• Annual Public Notice of Special Education Services and Programs

    Under the federal law, the Individuals with Disabilities Education Act (IDEA), it is the responsibility of the Pennsylvania Department of Education to ensure that all children with disabilities, regardless of the severity of the disability residing in the Commonwealth who are suspected to be in need of special education and related services, are located, evaluate, and identified.  To fulfill IDEA’s requirement, Pennsylvania law requires each school district to provide notice to the community by publishing an annual public notice to parents, in newspapers or by other media, regarding the school district’s identification and screening activities, the location and time of the activities, and also any evaluation activity which takes place in the school district.  School districts are required to provide a free appropriate public education (FAPE) to children with disabilities who are determined, through the evaluation process, to need special education and related services under IDEA and 22 Pa. School Code §14. A school age child with a disability, who is determined in need of special education and related services, is identified as a child with a disability eligible for special education in need of specially designed instruction. The following are disability categories under IDEA: Autism, Deafness, Deaf / Blindness, Emotional Disturbance, Traumatic Brain Injury, Hearing Impairment, Specific Learning Disability, Mental Retardation, Multiple Disabilities, Other Health Impairment, Speech And Language Impairment, Orthopedic Impairment, and Visual Impairment including Blindness.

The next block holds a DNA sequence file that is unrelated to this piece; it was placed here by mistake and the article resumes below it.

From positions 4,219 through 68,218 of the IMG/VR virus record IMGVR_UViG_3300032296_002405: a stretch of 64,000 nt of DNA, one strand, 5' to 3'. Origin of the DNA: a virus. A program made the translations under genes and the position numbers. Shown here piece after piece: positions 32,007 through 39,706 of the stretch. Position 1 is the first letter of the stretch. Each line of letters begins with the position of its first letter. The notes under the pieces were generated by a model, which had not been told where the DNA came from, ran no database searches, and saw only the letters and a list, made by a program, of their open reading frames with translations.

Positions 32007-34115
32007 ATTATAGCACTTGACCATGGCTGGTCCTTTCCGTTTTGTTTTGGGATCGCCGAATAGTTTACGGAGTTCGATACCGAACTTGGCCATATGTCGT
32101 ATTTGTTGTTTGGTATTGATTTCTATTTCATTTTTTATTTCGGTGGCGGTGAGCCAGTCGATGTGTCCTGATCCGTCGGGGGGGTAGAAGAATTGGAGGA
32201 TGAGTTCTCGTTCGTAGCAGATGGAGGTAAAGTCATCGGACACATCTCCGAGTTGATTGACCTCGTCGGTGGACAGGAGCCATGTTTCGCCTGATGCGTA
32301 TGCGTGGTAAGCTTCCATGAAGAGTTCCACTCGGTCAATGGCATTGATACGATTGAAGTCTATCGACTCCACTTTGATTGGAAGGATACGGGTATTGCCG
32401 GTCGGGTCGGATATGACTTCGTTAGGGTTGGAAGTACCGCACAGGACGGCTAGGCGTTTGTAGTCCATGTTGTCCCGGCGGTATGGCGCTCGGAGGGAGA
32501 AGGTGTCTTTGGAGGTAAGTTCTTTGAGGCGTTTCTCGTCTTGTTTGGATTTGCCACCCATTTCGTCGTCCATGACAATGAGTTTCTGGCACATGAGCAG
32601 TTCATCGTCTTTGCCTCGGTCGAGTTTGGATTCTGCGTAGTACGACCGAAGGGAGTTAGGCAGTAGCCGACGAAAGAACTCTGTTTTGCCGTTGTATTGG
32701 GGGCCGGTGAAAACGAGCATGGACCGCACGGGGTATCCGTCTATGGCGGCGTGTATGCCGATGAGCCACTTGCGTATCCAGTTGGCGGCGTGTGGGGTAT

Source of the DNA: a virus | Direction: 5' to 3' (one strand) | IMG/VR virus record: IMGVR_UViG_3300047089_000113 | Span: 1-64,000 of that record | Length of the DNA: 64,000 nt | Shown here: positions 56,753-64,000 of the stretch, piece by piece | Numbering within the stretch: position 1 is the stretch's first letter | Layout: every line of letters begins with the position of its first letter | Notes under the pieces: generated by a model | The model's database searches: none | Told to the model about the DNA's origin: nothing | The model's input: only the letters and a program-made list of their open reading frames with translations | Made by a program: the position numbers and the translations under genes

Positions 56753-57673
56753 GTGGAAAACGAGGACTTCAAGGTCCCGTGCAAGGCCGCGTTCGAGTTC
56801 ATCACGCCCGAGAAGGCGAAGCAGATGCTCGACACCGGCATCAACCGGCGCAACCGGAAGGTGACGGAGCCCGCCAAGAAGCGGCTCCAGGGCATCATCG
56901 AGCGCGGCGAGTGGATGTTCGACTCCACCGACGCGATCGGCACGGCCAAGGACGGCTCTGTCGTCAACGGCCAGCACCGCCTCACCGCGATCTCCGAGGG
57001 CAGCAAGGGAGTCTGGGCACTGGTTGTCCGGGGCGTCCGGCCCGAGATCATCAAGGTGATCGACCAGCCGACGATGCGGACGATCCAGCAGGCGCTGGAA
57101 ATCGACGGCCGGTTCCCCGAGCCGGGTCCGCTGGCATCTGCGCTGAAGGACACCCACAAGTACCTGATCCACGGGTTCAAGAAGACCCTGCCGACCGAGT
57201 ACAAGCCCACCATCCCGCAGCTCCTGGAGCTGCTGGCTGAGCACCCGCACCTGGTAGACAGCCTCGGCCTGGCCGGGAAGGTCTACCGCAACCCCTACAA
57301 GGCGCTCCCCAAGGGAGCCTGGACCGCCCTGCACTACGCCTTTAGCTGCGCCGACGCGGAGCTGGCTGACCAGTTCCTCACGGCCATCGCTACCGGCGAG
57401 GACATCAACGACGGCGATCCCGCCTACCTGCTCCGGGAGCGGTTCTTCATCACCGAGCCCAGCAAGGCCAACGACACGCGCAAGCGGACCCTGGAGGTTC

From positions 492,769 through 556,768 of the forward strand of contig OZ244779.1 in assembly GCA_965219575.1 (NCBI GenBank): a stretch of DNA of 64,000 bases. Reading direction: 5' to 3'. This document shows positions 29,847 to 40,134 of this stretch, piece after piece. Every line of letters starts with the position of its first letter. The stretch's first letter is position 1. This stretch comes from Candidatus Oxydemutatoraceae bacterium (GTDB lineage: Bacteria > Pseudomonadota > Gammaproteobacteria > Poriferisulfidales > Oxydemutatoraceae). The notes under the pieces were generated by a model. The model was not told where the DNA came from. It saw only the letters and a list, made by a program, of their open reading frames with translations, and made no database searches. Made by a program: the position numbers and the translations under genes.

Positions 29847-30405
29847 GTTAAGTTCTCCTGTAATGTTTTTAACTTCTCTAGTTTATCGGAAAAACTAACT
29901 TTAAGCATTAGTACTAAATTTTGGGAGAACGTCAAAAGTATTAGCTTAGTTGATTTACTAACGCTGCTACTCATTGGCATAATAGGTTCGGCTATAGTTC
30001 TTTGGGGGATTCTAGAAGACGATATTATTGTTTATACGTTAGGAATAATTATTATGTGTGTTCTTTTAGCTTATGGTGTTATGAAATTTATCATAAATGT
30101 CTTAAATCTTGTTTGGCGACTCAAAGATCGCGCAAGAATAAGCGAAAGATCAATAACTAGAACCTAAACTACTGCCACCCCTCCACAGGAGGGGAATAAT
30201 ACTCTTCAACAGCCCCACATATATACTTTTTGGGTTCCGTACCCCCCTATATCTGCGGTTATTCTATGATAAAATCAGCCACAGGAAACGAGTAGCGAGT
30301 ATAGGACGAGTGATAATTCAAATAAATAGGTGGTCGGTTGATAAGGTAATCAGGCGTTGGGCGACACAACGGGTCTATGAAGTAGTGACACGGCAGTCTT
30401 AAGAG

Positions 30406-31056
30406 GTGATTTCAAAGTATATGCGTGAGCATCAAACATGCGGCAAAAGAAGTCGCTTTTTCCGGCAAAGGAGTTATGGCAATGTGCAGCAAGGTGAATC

Gifted Education 

    Parents who suspect that their child is in need of specially designed instruction beyond that required in 22 Pa. School Code §4 (relating to academic standards and assessments) may request in writing that their child be evaluated under the criteria of 22 Pa. School Code §16.22. 


    Early Intervention 

    In Pennsylvania, a child between 3 years of age and the school district’s age of beginners who has a developmental delay or one or more of the physical or mental conditions listed above is identified as an “eligible young child.” Eligible young children are afforded the same rights under IDEA and 22 Pa. School Code §14 as school age children, in order to determine if they are eligible to receive special education services, through the screening and evaluation process. Once determined eligible to receive special education an individualized education program would be developed for the child.